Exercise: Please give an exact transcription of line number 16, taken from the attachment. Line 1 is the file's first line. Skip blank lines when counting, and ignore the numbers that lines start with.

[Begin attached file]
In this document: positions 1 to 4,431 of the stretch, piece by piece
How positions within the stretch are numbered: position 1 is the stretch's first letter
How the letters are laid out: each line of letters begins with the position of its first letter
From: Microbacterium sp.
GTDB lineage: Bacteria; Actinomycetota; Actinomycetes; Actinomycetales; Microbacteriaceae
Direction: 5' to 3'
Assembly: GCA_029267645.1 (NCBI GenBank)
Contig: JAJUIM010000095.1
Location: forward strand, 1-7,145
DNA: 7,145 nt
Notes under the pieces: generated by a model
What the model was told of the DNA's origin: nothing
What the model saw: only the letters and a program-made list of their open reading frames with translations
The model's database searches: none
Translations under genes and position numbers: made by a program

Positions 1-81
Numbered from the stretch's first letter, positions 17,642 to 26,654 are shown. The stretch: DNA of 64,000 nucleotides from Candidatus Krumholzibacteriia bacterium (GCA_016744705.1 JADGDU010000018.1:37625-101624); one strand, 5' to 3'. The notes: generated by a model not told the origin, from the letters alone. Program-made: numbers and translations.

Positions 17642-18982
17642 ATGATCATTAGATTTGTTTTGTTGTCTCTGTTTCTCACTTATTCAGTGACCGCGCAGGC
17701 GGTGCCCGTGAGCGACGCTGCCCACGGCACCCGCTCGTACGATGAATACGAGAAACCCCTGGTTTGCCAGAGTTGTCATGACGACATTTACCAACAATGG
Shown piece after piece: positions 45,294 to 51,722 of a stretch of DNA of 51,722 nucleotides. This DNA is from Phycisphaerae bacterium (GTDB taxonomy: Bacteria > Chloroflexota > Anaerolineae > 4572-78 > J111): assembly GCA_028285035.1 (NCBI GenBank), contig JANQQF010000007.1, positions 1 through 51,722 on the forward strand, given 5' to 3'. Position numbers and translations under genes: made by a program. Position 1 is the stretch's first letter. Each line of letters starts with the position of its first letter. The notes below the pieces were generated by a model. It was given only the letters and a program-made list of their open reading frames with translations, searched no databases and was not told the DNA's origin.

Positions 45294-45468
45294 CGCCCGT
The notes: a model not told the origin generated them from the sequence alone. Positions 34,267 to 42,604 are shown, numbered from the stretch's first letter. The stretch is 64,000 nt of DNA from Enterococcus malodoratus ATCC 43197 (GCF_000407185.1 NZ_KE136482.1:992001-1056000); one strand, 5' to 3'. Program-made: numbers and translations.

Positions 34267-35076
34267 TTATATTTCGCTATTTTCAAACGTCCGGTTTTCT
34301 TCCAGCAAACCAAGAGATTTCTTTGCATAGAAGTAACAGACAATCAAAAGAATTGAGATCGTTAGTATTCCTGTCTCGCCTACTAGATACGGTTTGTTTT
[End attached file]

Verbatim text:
Positions 1-81